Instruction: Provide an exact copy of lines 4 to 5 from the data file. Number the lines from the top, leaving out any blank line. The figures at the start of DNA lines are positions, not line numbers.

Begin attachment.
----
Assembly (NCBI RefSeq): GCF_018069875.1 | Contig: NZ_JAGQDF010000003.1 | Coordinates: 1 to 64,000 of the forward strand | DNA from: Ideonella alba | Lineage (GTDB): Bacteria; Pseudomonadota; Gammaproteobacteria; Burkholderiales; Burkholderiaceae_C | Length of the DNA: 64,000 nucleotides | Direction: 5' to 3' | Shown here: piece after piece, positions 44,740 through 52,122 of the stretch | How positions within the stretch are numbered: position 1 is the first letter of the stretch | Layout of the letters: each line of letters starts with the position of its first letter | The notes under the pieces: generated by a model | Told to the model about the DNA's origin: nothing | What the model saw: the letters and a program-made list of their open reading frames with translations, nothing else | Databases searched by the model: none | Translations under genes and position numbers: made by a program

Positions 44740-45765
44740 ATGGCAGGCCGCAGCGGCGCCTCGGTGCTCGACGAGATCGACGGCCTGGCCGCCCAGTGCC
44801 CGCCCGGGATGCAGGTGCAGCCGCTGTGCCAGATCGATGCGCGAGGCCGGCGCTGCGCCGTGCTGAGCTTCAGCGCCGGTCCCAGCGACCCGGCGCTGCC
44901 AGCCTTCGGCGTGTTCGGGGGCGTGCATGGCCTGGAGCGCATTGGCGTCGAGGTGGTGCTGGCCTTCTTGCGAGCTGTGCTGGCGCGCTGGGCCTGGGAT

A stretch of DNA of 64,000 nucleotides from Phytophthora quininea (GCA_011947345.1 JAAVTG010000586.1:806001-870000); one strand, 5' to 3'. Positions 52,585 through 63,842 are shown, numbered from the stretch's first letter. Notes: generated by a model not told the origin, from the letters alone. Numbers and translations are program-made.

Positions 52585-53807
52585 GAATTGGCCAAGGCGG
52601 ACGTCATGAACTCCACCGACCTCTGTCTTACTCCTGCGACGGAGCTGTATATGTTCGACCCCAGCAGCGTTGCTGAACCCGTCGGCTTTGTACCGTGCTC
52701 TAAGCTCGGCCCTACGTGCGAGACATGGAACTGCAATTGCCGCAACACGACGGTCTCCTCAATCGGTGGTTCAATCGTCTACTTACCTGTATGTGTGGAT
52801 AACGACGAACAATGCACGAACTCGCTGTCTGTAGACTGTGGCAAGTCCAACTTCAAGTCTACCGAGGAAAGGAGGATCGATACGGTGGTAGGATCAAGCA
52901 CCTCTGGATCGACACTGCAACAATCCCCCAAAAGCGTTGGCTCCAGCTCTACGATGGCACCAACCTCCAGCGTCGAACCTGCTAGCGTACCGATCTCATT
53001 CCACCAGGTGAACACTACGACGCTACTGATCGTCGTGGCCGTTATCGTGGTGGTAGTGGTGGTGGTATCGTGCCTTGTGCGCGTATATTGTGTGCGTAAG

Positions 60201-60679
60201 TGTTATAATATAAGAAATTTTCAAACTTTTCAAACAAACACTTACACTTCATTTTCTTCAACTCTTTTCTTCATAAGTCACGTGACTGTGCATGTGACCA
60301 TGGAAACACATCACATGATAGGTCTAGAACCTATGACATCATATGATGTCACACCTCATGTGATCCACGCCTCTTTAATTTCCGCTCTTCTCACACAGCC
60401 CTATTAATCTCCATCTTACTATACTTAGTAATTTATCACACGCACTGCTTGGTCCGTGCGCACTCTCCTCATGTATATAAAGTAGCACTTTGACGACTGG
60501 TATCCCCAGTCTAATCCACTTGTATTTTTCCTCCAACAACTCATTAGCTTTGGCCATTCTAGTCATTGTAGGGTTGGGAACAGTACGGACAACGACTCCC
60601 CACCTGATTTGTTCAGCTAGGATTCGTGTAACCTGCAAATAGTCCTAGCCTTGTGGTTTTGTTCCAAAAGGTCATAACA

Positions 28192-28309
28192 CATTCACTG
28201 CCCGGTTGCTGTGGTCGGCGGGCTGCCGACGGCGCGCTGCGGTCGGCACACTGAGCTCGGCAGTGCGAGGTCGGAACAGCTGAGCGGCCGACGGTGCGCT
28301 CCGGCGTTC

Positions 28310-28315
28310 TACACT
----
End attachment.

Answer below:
44801 CGCCCGGGATGCAGGTGCAGCCGCTGTGCCAGATCGATGCGCGAGGCCGGCGCTGCGCCGTGCTGAGCTTCAGCGCCGGTCCCAGCGACCCGGCGCTGCC
44901 AGCCTTCGGCGTGTTCGGGGGCGTGCATGGCCTGGAGCGCATTGGCGTCGAGGTGGTGCTGGCCTTCTTGCGAGCTGTGCTGGCGCGCTGGGCCTGGGAT